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A Preview of Coming Attractions

Jesus chooses suffering so we can share in his glory.


When I was in college, I helped out with my church’s Vacation Bible School. The theme for VBS was the miracles of Jesus. So, each morning, I would teach the third graders about Jesus’ calming the wind and waves or Jesus’ feeding 5,000 people from one sack lunch.

Well, I flipped ahead in the teacher’s guide, and saw that on Thursday I would have to teach on the Transfiguration, that time when Jesus shines like sunlight. I told the leader, “Um, that’s great, but I don’t understand the Transfiguration—at all—so how am I going to teach this to third graders?” So, he let me switch and teach about Jesus’ raising Jairus’ daughter from the dead.

Well, not much has changed over the years. True confession time: This is my seventh Transfiguration Sunday here at Savior, and I have never preached on it. My awesome powers of delegation have been in full force.

Part of the reason is, Transfiguration always comes four days before Ash Wednesday, and I need time to prep that sermon. But part of it is, “I still don’t understand the Transfiguration. So better you, than me.”

One reason I struggle is that nothing in the Transfiguration translates directly to my experience. I have never seen a human body suddenly light up like 2,000 LEDs. I have never seen the shekinah, the holy cloud of God’s presence, cover me with its light.

I’ve never heard God speak in an audible voice.

So how does this apply to us? Anyone else here wonder that? Well, after studying the Transfiguration I’ve decided that the way I was asking, “How does this apply?” is not the right question.

Manual or Window

Skye Jethani says we can approach the Bible either as a manual or as a window. In the manual approach, we come to the Bible looking for principles to follow. Proverbs is great for this. For example, Proverbs says, “Don’t agree to guarantee another person’s debt or put up security for someone else. If you can’t pay it, even your bed will be snatched from under you.” Well, that’s wisdom for me to apply. If someone asks me for money, I will try to help. But I will not co-sign on their loan.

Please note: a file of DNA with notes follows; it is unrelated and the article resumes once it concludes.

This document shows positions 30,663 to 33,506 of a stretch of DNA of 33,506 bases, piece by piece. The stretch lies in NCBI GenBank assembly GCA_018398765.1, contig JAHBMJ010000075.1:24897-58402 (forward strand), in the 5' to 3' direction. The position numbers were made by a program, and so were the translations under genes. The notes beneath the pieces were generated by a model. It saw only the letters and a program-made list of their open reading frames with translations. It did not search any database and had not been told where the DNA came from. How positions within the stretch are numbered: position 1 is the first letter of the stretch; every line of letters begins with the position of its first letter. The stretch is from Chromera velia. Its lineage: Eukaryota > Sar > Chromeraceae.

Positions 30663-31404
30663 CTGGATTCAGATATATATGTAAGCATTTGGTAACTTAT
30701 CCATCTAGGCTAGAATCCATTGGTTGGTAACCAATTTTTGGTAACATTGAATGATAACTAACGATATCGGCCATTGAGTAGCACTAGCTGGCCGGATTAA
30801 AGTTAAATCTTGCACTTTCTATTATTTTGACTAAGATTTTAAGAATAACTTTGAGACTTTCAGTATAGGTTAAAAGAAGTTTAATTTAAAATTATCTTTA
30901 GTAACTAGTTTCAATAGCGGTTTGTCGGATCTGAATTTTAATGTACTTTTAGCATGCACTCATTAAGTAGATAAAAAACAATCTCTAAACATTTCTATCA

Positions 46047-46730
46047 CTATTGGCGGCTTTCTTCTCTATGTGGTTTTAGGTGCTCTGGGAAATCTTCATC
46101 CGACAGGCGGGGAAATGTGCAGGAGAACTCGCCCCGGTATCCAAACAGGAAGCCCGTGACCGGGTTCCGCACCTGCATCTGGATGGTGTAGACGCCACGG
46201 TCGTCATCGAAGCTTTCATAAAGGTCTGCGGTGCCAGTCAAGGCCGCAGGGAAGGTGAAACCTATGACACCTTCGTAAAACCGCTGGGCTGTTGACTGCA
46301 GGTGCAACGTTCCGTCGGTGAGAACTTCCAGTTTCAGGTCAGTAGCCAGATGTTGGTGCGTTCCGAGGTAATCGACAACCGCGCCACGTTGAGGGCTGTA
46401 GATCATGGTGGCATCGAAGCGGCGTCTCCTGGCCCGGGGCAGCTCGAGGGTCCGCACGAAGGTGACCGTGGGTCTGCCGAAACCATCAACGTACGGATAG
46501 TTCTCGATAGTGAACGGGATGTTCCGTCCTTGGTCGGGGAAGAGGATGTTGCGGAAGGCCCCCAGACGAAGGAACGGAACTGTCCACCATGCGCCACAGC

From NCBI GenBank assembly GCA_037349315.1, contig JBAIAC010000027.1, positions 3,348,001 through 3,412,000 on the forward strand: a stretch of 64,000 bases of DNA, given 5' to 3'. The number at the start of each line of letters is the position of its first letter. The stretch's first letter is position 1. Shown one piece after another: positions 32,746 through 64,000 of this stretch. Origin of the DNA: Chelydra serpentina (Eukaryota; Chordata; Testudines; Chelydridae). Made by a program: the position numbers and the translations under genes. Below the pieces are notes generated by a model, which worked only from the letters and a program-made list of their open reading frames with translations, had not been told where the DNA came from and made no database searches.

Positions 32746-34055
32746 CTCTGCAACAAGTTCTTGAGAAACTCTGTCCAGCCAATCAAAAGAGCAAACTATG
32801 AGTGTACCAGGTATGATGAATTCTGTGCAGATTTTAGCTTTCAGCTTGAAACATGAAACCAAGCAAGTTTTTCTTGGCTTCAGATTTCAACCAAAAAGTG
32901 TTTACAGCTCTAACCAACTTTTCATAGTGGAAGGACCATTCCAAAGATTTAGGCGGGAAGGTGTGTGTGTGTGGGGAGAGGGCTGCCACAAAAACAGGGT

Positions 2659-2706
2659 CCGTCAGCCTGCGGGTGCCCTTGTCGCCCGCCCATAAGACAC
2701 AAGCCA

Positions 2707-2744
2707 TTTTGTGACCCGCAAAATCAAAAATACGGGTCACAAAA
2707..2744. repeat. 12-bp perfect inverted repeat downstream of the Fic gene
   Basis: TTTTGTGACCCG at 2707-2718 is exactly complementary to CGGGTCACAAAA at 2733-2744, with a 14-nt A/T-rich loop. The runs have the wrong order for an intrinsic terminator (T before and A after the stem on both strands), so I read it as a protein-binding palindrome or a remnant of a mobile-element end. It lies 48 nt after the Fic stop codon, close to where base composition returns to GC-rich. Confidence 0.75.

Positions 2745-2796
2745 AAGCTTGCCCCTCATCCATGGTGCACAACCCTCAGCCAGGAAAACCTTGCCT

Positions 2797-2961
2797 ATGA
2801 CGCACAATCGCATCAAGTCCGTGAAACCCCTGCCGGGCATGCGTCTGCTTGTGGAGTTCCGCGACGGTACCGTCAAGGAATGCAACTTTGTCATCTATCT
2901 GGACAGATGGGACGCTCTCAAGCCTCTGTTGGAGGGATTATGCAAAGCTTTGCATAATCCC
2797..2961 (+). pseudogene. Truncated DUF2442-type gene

But in most places, the Bible does not work like a manual. Instead, it works like a window: It lets us see something we couldn’t see, if the window wasn’t there.

Imagine standing at the edge of the Grand Canyon. The wind is whistling and you see layers of purples, tans, and oranges. Each layer changing colors as the sunlight plays on them. Look all the way down—almost a mile down—and marvel that God and the Colorado River have been carving this masterpiece.

We don’t visit the Grand Canyon to learn some principle to apply. We go there to be captured by beauty. We walk away a different person—not because of a principle we learned—but because of what we saw.

I invite you to come see the Grand Transfiguration, and let it fill your vision.

(Read Matthew 16:27-17:9)

Light from His Face

Traditionally, this is Mt. Tabor, about 1,800 feet up, but it’s more likely to have been Mt. Hermon, which is much higher—9,200 feet high. These four friends have been climbing all day, and now, thousands of feet up, they can see the valley below. They’re exhausted. Luke tells us that Peter, James, and John fell asleep, and when they wake up they see, “[Jesus’] appearance changed, from the inside out, right before their eyes. Sunlight poured from his face. His clothes were filled with light (MSG).”

Imagine someone you know and suddenly, their face starts glowing and shining from the inside, as bright as the sun. You can’t fully look at it. This shocked Peter, James, and John. They’d never seen their friend Jesus like this.

One time, Karen went to a healing-prayer conference, and after the conference, when she walked in the door, I took one look at her and her face was—radiant. It might have been physically glowing, but if it wasn’t, it was something like that. My mouth dropped, and I didn’t say, “Hey, how was the conference?” I blurted out, “What happened to you?” She told me what I could already see: She had met God, and she was not going to be the same person.

But the light on Karen’s face that day was reflected light—like the light bouncing off the moon. With Jesus, it’s the light of the sun. It’s beaming from his face. Until this moment, Jesus has always looked like any other poor peasant. Rough hands. He comes straight outta Nazareth. He hangs out with people who don’t just have a past, they have a present.

But now, all the glory in him that’s been hidden is revealed. As Dale Bruner says, “What Jesus is within is … made visible without.” Now we can see what Jesus meant when he prayed, “Now, Father, bring me into the glory we shared before the world began.”

It’s the same divine glory Jesus reveals to John in Revelation, who describes it like this: “His eyes were like flames of fire … And his face was like the sun in all its brilliance.”

What these three disciples were seeing is how Jesus actually looks right now—in glory, for us. When you and I lift our eyes in prayer, and call upon the Lord Jesus Christ, we are praying to a Person of blinding glory. Whose face shines upon us.

For almost 4,000 years, God's people have been blessed by these words: "May his face shine upon you." That day, it did for the first disciples. And today, it does for us.

Is there a prayer on your heart? Can you picture Jesus with sunlight pouring from his face, and his clothes filled with light? Now with that picture before you, how would you like to pray? Offer him that prayer.

Jesus in Full Glory